I recommend that you begin each week by reading the chapter once through for the first time.  From there, move to the online instructional materials.  These are organized into subtopics which you can often explore in an order of your choosing.  (My videos often provide an overview of the week's material.)  In many ways, learning statistics is like learning to skate board, ride a bike, or bake a cake: You can read about it from a book but you really need to practice to develop any skill.  So, I strongly recommend taking time to play around with the spreadsheet calculators provided each week, plugging in different numbers and trying things out for yourself.  Instructional materials primarily include: (a) pdf handouts, (b) spreadsheet workbooks and (c) videos.  I will also provide links each week to StatQuest videos on related topics.  Finish the first reading of the chapter and the instructional materials before class meets.  Use what you learn to complete the Application assignment and to formulate questions to ask in class.  After class, I recommend completing the weekly quiz before the start of the next week, to get it out of the way.  I recommend completing at least one or two quests prior to taking the quiz because these are an excellent way to check your understanding of the material and to gain a deeper understanding of it.  Also, Quests take time and you do not want them to pile up until the week before the deadline.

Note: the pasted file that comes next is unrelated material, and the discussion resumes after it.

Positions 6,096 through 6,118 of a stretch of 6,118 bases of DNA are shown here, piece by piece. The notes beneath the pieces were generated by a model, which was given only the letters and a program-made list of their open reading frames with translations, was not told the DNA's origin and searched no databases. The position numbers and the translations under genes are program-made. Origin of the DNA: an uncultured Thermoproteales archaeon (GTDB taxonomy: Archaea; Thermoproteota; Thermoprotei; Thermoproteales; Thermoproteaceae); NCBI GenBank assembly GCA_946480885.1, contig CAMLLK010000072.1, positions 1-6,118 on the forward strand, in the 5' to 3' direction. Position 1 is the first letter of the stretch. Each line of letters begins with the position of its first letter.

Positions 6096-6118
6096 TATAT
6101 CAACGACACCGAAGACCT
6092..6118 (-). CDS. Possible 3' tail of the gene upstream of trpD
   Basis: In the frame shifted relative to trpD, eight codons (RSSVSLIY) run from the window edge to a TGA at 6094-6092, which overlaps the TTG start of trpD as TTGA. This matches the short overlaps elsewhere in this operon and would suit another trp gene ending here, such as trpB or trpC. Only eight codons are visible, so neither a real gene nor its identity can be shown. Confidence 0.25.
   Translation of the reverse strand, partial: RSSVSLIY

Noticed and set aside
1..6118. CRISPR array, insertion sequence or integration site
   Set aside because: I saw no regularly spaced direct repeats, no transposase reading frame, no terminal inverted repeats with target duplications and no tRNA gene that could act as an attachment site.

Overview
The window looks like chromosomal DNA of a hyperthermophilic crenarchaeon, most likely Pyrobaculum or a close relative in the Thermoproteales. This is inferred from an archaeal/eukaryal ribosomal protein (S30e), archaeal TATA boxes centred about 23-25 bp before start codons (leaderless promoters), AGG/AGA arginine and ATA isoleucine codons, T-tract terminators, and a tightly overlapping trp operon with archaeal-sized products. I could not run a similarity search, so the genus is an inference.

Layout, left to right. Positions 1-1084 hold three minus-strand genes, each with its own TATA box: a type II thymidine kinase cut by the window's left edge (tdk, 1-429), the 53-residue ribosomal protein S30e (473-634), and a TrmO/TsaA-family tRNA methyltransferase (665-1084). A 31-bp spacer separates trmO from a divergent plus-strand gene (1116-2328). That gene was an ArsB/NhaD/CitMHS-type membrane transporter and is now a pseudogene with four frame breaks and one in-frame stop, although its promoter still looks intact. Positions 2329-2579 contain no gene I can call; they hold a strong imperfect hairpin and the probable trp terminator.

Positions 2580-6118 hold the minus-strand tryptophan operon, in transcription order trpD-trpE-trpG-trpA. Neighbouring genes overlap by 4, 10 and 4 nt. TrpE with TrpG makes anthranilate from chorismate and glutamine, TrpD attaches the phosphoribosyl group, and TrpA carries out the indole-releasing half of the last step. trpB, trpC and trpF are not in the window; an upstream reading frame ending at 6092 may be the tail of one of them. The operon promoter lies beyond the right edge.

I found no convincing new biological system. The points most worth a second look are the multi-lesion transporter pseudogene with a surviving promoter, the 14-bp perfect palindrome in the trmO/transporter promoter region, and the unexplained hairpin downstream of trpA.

Academic Integrity Attestation
This is a non-graded course requirement.  No other assignments will be accepted for credit unless this form is completed, signed and submitted.  The form is available on the Blackbaord course and attests that you understand the principles of academic integrity and will abide by them in completing all course work involved in this course.  (See further information near the end of the syllabus.)

Application Assignments
Weekly application assignments will appear on Blackboard in the folder for each week.  See Schedule for due dates.  These will be relatively short assignments applying the material for that week.  You can complete them in a word processing program (or simple text editor) and upload the file to Blackboard using the Blackboard Assignment Tool in the same location.  PDF (portable document format) files are great because special characters are stored internally.  I can probably also open RTF (rich text format), ODT (open document text), DOC (old Microsoft Office format) and DOCX (new Microsoft Office format) but these are riskier (e.g., if you use a font I do not have).  If I cannot open a file, or it appears jumbled, I will accept it as on time but send an email request for a PDF file.  Try to keep up with these and not fall behind but I will accept late Application Assignments up until the Quest deadline for each section of the course.